Report on artist Paul Villinski's mobile studio, which he converted from a trailer of the type used by FEMA to house victims of Hurricane Katrina.



Steven Heller
People in Glass Apartments
People in glass apartments shouldn’t throw stones or other projectiles. Nor should they engage in private acts directly in front of their floor to ceiling windows.



Bradford McKee
New Grub Street
Interview with photorapher Jonas Bendiksen following the opening of his exhibition "The Places We Live."



Jane Margolies
Skin
Report on maternity clothes made in Colombia with local labor. (No seamstresses under the age of 50 need apply.)



John Thackara
John Thackara Answers Your Questions
John Thackara answers questions from the readers of DESIGN 21.



John Thackara
Design & Development: Interview with 4baq
John Thakra discusses sustainability, design and development with 4baq.




Jonathan Schultz
Better Place
Report on Better Place, winner of the 2009 INDEX Award in the Community category.



Ernest Beck
Peepoobag
Report on Peepoobag, a new self-sanitizing, single-use, biodegradable container for human waste.



Kerry William Purcell
The Art of Psychographics
Each and every graphic design signifies a memory. A familiar sign, map or poster can often trigger a set of associations in the viewer, a series of thoughts and feelings that have their own unique trajectory. 



Project
Kiva
Report on Kiva, the pioneering microfinance site, which won a 2009 INDEX award for humanitarian design.



Jeff Speck
New Words on the Block
Jeff Speck reviews the Street Design Manual of the New York City Department of Transportation.



Ernest Beck
Chulha Stove

Report on the Chulha stove designed by Philips to reduce indoor air pollution in developing countries.





Bryan Mealer, and William Kamkwamba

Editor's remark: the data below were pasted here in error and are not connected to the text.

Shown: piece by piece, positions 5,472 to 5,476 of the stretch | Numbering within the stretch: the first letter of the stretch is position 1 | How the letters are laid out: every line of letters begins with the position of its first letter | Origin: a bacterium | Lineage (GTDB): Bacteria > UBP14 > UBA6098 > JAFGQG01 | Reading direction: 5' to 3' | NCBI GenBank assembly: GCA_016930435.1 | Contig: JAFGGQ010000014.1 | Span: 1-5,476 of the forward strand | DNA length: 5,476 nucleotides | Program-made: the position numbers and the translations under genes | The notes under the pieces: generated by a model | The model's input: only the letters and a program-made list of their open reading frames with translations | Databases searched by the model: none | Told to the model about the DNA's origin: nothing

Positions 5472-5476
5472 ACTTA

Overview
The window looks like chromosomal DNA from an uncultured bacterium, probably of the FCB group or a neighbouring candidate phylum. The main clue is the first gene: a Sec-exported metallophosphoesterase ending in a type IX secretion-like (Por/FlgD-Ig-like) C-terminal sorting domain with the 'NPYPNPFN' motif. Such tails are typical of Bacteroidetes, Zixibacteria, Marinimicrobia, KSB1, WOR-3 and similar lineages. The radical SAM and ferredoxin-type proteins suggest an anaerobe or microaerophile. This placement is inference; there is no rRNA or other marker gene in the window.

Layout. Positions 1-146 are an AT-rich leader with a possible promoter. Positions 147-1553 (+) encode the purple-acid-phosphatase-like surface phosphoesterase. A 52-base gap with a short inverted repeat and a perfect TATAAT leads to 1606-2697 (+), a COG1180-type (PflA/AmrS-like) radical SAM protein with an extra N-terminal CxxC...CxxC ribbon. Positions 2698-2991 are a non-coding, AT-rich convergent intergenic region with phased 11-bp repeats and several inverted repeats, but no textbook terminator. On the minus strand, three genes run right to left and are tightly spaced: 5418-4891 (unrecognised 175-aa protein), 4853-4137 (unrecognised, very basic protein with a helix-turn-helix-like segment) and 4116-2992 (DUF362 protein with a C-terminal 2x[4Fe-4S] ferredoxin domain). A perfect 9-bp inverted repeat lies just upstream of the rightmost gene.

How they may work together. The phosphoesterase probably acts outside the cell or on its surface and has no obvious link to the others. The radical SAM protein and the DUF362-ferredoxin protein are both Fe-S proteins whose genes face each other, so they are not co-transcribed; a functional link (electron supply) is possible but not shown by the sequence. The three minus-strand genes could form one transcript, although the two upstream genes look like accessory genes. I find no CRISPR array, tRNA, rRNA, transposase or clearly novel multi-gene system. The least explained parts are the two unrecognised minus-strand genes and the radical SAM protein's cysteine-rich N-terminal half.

The Doers Club
Design prodigy William Kamkwamba recalls building a windmill to generate electricity for his village in Malawi, Africa.



Mark Dery
Paradise Fouled
Review of Crude, Joe Berlinger's documentary film about a lawsuit filed against Chevron by denizens of the Ecuadorean Amazon.



Allison Arieff
WeCommune
WeCommune offers a technology platform for people who want to share resources and build community within particular subcultures.



Julie Lasky
Pizza Farm
Report on Project M at Winterhouse's Pizza Farm event in rural Connecticut in August 2009.


Phil Patton
Triple-Digit Inflation
Phil Patton questions GM's sustainability claims for its Chevrolet Volt electric car.



Karrie Jacobs
A Thousand Points on Light: Part II
Continuation of debate between lighting designer Leni Schwendinger and Dark-Sky advocate Susan Harder about proper illumination of urban, suburban and rural environments.



Ernest Beck
PACT Underwear
Report on PACT, an underwear company that embraces green manufacturing and donates a portion of its revenue to nonprofits.



Karrie Jacobs
A Thousand Points on Light: Part I
Debate between lighting designer Leni Schwendinger and Dark-Sky advocate Susan Harder about proper illumination of urban, suburban and rural environments.



Teun Voeten
Under Cover
Teun Voeten photograph of Kabul, Afghanistan, 2007. The situation for widows in Afghanistan is desperate...



Teun Voeten
Hell in a Horse Cart
Photo of coal merchant in Shanxi Province, China, by Teun Voeten.



John Thackara
Get Out of Your Tents!
In an interview with OK Do, John Thackara urges us to do real things in the real world.



Alec Appelbaum
FLAP Bag
Report on the FLAP bag, a multipurpose messenger bag for developing-world populations.



John Thackara
Fish Systems and Design
Though gloomy predictions say we could see the end of seafood by 2048, several initiatives are rethinking the way we acquire fish.



Jason Orton
Going Coastal
Photo of Holliwell Point, Essex County, England by Jason Orton.



Ernest Beck
Climate Change Chocolate